For teens, consider Romeo and Juliet, Macbeth, or Hamlet (although, they’ll likely read the latter in school). Older kids can better appreciate the romantic and tragic aspects of Romeo and Juliet, and its themes of young love and conflict might resonate with teenagers. Macbeth is suitable for older kids due to its darker themes and complex narrative, this play offers a gripping tale of ambition, power, and guilt that can be thought-provoking for teenagers. Hamlet—a deeply psychological play—is more suited to teenagers who can engage with its complex themes of betrayal, revenge, and existential angst.

What Should I Bring to an Outdoor Performance?

When heading to an outdoor performance like Shakespeare in the Park, it’s essential to prepare for comfort and changing conditions. For seating, bring a large, comfortable blanket or a low-back chair to enjoy the show without obstructing the view of others. Dress in layers to adjust easily to the cooler evening temperatures, and wear comfortable footwear suitable for walking and standing. Don’t forget to pack bug spray to fend off evening insects and apply sunscreen if you’ll be there before sunset. Consider bringing hats and sunglasses for extra sun protection.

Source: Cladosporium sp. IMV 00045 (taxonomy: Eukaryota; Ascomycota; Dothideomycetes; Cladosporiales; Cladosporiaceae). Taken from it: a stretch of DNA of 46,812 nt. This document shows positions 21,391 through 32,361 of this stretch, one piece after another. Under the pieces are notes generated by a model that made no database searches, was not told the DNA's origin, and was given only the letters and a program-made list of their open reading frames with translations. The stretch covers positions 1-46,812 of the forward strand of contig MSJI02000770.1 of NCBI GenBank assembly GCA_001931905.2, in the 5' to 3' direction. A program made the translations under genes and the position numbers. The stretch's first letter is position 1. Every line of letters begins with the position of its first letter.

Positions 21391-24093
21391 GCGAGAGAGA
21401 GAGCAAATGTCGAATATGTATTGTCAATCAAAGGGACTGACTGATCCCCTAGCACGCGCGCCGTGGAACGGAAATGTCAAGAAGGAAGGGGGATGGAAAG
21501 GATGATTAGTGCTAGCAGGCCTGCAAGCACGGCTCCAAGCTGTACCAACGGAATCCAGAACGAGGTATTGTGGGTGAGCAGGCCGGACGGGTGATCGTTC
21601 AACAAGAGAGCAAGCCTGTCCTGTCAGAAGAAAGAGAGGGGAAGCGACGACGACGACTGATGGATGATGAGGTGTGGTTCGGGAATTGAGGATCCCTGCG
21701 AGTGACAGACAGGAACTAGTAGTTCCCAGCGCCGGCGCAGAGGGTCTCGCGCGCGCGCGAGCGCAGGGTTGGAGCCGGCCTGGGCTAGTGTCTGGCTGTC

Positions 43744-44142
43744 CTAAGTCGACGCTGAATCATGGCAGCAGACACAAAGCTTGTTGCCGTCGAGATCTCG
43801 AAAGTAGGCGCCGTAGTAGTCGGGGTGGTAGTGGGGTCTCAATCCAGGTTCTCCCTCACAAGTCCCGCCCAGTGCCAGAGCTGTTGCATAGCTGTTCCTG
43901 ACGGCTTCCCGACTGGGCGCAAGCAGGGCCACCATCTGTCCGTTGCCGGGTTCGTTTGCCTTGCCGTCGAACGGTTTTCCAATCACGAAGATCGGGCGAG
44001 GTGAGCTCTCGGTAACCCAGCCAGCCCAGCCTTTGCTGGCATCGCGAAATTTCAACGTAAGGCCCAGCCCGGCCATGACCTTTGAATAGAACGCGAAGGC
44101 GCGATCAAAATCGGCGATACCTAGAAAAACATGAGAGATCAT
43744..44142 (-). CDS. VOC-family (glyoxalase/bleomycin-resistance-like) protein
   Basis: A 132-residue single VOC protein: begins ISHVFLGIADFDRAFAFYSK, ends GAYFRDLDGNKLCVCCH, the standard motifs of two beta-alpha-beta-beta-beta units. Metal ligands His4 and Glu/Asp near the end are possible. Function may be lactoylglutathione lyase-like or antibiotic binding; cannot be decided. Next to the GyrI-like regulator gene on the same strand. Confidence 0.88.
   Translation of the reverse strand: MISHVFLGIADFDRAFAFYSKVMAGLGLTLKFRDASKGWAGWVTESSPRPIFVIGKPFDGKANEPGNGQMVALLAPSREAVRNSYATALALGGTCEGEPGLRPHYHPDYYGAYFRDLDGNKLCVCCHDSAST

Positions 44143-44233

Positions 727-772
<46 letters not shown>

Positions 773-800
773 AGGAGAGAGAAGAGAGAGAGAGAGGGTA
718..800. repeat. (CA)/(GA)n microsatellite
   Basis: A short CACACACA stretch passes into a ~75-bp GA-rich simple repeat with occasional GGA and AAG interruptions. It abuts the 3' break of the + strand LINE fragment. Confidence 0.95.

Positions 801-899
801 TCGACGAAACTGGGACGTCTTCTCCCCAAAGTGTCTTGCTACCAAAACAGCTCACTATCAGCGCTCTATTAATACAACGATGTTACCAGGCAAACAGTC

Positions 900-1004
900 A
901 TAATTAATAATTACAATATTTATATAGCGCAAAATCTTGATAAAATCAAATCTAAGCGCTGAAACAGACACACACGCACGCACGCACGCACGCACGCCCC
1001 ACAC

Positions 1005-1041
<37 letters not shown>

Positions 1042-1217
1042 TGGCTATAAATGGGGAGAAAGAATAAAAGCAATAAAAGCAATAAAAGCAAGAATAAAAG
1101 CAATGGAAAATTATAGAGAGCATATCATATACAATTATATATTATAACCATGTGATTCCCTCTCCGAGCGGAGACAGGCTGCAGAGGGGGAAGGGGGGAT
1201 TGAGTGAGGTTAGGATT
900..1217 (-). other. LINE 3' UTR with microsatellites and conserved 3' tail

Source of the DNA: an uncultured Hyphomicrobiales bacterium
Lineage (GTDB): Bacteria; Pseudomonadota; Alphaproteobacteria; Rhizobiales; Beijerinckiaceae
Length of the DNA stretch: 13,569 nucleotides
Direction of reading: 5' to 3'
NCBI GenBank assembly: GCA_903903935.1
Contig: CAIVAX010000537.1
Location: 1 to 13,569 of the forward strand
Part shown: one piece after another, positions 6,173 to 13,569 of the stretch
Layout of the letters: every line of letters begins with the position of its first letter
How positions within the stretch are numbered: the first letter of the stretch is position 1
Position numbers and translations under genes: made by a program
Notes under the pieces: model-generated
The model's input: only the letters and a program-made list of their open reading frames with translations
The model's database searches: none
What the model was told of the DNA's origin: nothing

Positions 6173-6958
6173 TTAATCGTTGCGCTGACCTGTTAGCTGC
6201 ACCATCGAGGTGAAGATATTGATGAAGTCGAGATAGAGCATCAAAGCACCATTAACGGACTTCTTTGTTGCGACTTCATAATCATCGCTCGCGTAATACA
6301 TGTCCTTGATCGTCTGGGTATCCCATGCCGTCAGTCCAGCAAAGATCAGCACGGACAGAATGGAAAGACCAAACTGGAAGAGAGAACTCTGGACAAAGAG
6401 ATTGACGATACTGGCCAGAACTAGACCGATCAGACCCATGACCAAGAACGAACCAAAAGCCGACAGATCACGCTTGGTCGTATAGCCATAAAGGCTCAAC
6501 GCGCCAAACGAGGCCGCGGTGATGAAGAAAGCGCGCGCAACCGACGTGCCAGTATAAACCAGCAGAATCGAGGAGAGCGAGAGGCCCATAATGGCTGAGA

In terms of essentials, check if you can bring your own water and snacks to stay hydrated and satisfied during the performance. A small, compact umbrella or disposable poncho can save the day if rain is in the forecast. For added comfort, bring cushions or seat pads, and a pair of binoculars can enhance your view from afar. Lastly, a small flashlight or headlamp will be useful for navigating in the dark and managing your belongings without disturbing fellow audience members. With these preparations, you’ll be set to fully enjoy the enchanting experience of watching Shakespeare under the open sky.

Final Thoughts on Attending a Shakespeare in the Park Production This Summer

Titania asleep; a scene from ‘A Midsummer Night’s Dream’, Act II, Scene ii (1873), John Simmons (English, 1823–1876)

Before you set out for a Shakespeare in the Park performance, it’s wise to check the specific production’s website for essential details. Each venue may have different rules and recommendations about arrival times, duration of the show, and whether items like food, drinks, and pets are allowed. Additionally, knowing the rain policy is crucial; understanding whether the show will go on in light rain or be postponed can help you plan accordingly. This upfront research ensures you’re well-prepared and can avoid any surprises, making your theatrical experience as enjoyable and seamless as possible.